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Proc Natl Acad Sci U S A. 1994 Dec 6;91(25):12243-7.

Beta-amyloid neurotoxicity requires fibril formation and is inhibited by congo red.

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  • 1Department of Neurology, Harvard Medical School, Boston, MA.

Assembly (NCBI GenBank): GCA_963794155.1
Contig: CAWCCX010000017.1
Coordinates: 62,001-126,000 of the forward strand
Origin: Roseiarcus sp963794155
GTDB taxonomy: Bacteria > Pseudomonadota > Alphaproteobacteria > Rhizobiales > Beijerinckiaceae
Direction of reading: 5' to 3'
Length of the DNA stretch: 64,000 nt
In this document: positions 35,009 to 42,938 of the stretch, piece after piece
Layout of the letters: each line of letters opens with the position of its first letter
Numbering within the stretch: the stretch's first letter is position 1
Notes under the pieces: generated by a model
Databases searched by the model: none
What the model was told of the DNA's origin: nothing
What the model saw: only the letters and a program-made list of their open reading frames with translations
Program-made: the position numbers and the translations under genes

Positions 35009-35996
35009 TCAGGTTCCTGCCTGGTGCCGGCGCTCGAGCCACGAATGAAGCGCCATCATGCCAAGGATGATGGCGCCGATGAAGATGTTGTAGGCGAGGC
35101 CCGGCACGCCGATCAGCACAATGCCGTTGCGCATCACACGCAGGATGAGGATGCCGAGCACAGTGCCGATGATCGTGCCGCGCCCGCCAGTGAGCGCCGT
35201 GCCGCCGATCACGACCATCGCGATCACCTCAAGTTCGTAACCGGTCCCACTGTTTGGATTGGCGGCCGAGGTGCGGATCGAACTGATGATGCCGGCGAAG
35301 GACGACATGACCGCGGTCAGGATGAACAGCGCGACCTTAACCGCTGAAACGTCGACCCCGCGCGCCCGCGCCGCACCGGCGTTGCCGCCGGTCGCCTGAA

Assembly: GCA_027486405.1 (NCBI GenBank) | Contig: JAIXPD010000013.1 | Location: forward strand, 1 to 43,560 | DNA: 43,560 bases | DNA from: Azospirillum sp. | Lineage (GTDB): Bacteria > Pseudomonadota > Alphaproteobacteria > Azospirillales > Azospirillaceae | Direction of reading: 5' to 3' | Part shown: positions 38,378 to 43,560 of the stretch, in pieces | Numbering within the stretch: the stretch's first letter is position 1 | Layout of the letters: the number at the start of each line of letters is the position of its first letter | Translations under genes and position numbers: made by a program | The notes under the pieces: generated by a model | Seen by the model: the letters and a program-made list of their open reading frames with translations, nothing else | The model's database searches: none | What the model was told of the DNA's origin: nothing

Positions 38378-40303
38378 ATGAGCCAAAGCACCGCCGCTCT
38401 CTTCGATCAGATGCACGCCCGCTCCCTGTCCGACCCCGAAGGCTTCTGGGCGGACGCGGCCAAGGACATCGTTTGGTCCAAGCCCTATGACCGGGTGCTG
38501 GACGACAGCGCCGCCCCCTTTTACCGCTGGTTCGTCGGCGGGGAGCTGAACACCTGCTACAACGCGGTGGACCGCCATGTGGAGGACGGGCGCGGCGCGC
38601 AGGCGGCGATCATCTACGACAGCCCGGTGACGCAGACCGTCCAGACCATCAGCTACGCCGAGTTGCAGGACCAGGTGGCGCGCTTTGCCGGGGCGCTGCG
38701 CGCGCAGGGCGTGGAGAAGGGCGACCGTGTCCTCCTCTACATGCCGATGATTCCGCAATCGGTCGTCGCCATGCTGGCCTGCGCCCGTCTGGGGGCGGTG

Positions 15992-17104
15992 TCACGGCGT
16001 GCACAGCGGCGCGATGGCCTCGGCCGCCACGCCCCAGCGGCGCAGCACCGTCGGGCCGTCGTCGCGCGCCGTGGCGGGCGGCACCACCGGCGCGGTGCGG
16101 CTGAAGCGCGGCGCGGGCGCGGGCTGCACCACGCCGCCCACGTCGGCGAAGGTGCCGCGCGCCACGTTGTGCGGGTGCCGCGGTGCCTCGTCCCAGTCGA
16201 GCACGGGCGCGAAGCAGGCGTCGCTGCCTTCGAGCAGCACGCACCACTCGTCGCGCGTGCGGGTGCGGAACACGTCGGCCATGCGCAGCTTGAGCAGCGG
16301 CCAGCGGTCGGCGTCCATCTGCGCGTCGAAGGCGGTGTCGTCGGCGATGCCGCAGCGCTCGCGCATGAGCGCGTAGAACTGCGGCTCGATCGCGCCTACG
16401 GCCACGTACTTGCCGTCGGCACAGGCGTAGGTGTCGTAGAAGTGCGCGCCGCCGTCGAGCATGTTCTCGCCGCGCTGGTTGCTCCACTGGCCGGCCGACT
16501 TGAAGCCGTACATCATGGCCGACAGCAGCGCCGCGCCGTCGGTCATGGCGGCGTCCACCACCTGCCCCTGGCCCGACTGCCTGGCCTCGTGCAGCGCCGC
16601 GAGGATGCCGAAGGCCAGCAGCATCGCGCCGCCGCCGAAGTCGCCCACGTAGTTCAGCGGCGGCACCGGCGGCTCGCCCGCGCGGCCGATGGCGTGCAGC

beta-Amyloid (beta A) is normally produced as a nontoxic soluble peptide. In Alzheimer disease, beta A aggregates and accumulates in the brain as inert diffuse plaques or compact plaques associated with neurodegenerative changes. To determine the relationship of neurotoxicity to the physical state of beta A, we created (i) nonamyloidogenic amorphous aggregates of beta A [amorphous beta A (Am-beta A)] analogous to diffuse plaques and (ii) amyloidogenic fibrils of beta A [fibrillar beta A (Fib-beta A)] analogous to compact plaques. In primary rat hippocampal culture, Fib-beta A was neurotoxic, whereas Am-beta A was not toxic. Fib-beta A caused significant loss of synapses in viable neurons, while Am-beta A had no effect on synapse number. The amyloid fibril-binding dye Congo red inhibited Fib-beta A neurotoxicity by inhibiting fibril formation or by binding to preformed fibrils. Congo red also inhibited the pancreatic islet cell toxicity of diabetes-associated amylin, another type of amyloid fibril. These results indicate that beta A neurotoxicity requires fibril formation. These findings and our previous demonstration that amylin fibrils are toxic suggest that a common cytopathic effect of amyloid fibrils may contribute to the pathogenesis of Alzheimer disease and other amyloidoses.

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